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OpenAI Report Reveals AI Tools in Global Disinformation Campaigns

Key Insights

  • OpenAI exposes covert campaigns by state actors using AI for geopolitical influence and public opinion manipulation.
  • Russia and China are among the state actors that use OpenAI tech to generate social media posts and articles to influence operations.
  • Despite advanced AI tools, disinformation campaigns by Russia, China, Iran, and Israel struggled to gain significant traction or impact.

OpenAI has revealed the identification and disruption of five covert online campaigns orchestrated using its generative artificial intelligence technologies. According to a recent report by OpenAI, the campaigns were run by state actors and private entities from Russia, China, Iran, and Israel. These efforts aimed to manipulate public opinion and influence geopolitical events through the generation of social media posts, article translation and editing, headline creation, and debugging computer programs.

The OpenAI report indicates that state actors and private companies in Russia, China, Iran, and Israel utilized their technology in these campaigns. The operations leveraged generative AI tools to support political campaigns and sway public sentiment in geopolitical conflicts. This marks the first instance of a major AI company openly acknowledging the use of its tools in such deceptive online activities.

Ben Nimmo, a principal investigator at OpenAI, stated that the company aimed to shed light on the actual use of generative AI in online deception following widespread speculation. According to the report, despite the technological capabilities, the campaigns struggled to build significant audiences or achieve substantial impact.

Specific Campaigns and Their Methods

One of the Russian campaigns, Doppelganger, used OpenAI’s technology to create anti-Ukraine comments in multiple languages, including English, French, German, Italian, and Polish. These comments were posted on social media platforms like X (formerly Twitter).

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Additionally, the tools were used to translate and edit articles favoring Russia in the Ukraine conflict into English and French and convert these articles into Facebook posts.

Another Russian campaign targeted individuals in Ukraine, Moldova, the Baltic States, and the United States via Telegram. This effort used AI to generate comments in Russian and English regarding the war in Ukraine and other political issues. OpenAI tools also helped debug computer code designed to post information to Telegram automatically. Despite these efforts, the campaigns received minimal engagement and were often unsophisticated, with some posts displaying obvious signs of AI generation.

The Chinese campaign, Spamouflage, used OpenAI’s technology to debug code, seek advice on social media analysis, and research current events. The tools also generated social media posts criticizing individuals opposed to the Chinese government.

Other Campaigns Unveiled

The Iranian campaign, linked to the International Union of Virtual Media, utilized OpenAI tools to produce and translate long-form articles and headlines. These articles aimed to spread pro-Iranian, anti-Israeli, and anti-U.S. sentiments on various websites.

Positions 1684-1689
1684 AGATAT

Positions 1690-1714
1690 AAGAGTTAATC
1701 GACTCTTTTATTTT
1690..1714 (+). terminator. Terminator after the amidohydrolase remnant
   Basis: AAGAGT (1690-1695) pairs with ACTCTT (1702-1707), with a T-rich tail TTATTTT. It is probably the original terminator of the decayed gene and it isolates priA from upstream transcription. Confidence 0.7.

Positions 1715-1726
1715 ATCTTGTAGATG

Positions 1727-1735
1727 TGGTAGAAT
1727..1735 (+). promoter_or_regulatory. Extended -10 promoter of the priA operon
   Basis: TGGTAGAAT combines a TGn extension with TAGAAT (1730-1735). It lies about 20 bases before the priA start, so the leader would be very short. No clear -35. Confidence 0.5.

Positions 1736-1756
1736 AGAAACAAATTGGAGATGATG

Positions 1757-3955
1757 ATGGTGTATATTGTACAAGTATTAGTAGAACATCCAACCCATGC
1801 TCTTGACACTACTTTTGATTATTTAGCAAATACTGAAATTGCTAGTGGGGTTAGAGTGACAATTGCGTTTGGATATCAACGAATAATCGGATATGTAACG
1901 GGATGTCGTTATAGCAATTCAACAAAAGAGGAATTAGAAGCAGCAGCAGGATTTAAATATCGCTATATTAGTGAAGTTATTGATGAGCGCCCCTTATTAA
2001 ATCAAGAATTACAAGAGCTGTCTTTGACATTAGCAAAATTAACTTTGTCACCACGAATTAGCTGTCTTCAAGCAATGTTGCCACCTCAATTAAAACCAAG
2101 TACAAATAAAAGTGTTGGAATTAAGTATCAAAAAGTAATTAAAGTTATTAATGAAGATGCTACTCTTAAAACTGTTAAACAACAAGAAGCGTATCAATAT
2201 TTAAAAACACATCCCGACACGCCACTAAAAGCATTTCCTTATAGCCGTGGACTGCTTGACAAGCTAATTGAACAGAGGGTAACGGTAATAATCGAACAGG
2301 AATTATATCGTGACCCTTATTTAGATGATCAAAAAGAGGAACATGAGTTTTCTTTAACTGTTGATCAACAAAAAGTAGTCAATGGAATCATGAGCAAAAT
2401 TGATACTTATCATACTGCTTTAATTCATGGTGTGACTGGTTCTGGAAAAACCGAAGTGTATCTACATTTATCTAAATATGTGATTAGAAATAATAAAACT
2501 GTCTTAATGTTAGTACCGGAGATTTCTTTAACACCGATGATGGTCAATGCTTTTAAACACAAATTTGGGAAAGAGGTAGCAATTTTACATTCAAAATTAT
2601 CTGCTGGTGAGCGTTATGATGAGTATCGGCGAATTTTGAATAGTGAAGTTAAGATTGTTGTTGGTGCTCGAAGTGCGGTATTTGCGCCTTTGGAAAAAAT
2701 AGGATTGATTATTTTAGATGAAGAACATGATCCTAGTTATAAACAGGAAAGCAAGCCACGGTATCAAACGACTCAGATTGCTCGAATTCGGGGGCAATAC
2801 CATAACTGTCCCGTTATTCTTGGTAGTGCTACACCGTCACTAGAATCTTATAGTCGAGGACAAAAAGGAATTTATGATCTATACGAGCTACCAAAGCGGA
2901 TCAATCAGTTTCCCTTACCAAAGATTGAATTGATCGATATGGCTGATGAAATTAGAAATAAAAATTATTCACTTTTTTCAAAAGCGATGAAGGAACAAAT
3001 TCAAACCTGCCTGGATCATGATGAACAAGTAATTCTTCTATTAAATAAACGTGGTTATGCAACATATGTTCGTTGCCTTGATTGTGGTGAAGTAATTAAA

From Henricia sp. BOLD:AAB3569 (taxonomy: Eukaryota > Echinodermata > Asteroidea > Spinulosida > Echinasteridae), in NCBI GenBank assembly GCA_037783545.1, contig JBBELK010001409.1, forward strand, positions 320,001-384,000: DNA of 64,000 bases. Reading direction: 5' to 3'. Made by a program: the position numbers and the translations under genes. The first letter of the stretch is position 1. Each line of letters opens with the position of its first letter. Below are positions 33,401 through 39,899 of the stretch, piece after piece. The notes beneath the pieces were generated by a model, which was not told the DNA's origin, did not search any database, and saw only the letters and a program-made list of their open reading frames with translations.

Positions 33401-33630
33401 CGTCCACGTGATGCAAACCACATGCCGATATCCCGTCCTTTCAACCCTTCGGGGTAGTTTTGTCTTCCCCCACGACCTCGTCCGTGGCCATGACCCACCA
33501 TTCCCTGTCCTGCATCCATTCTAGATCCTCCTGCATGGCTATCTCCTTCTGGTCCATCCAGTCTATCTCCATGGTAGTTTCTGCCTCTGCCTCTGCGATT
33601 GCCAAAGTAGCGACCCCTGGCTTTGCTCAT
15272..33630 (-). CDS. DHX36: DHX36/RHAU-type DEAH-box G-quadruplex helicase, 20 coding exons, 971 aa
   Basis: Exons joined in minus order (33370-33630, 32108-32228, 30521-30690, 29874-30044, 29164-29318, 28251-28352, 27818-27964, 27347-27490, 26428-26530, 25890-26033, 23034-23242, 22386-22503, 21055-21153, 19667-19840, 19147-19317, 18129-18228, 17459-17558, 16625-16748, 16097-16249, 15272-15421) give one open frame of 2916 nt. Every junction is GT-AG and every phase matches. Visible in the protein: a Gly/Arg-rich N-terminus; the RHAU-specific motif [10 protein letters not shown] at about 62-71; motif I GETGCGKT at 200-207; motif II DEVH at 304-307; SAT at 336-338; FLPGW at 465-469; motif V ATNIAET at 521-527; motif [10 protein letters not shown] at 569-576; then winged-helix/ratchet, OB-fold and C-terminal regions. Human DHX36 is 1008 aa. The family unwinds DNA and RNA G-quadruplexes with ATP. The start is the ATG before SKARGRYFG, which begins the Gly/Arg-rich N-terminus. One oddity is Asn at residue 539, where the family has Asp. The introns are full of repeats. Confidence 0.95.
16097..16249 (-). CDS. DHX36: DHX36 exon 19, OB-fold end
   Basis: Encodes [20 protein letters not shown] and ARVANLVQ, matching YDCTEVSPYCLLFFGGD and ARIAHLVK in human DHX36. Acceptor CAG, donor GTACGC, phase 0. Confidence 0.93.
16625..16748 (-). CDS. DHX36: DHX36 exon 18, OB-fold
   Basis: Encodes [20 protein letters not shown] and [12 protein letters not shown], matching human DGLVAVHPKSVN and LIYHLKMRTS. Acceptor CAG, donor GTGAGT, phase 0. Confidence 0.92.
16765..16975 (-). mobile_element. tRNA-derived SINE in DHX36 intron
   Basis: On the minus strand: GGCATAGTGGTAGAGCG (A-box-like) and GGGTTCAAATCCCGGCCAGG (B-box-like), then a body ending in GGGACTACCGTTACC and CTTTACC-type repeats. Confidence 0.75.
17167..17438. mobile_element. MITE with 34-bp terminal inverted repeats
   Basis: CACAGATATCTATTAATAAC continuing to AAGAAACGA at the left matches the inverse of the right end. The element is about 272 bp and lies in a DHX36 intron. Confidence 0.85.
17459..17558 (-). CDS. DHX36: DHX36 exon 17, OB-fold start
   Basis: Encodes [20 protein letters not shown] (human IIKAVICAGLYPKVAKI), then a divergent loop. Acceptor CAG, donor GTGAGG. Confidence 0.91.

The Israeli campaign, referred to as Zeno Zeno by OpenAI, was managed by a firm involved in political campaigns. This campaign used OpenAI technology to create fictional personas and biographies for use on social media platforms in Israel, Canada, and the United States. These personas posted anti-Islamic messages and other politically charged content.

Future Implications of Generative AI in Disinformation

While OpenAI’s tools have been used to make these campaigns more efficient, the anticipated surge in convincing disinformation has not yet occurred, according to the report. The findings suggest that some of the most significant concerns about AI-enabled influence operations and disinformation have not yet come to fruition.

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Graham Brookie, senior director of the Atlantic Council’s Digital Forensic Research Labs, noted that the landscape of online disinformation could evolve as generative AI technology advances. OpenAI has recently announced the training of a new flagship AI model, promising enhanced capabilities.

The revelation from OpenAI also brings attention to legal and ethical considerations surrounding the use of AI in disinformation campaigns. The New York Times has filed a lawsuit against OpenAI and its partner Microsoft, alleging copyright infringement related to AI systems. This legal action underscores the growing concerns about the misuse of AI technology in manipulating information and the potential need for regulatory measures.

Editorial credit: Vitor Miranda / Shutterstock.com


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Curtis Dye

Curtis is a cryptocurrency news and analytics author with a focus on DeFi, BLockchain, CeFi, NFTs etc. He has publication skills such as SEO optimization, Wordpress, Surfer tools and aids his viewers with insights on the volatile crypto industry.

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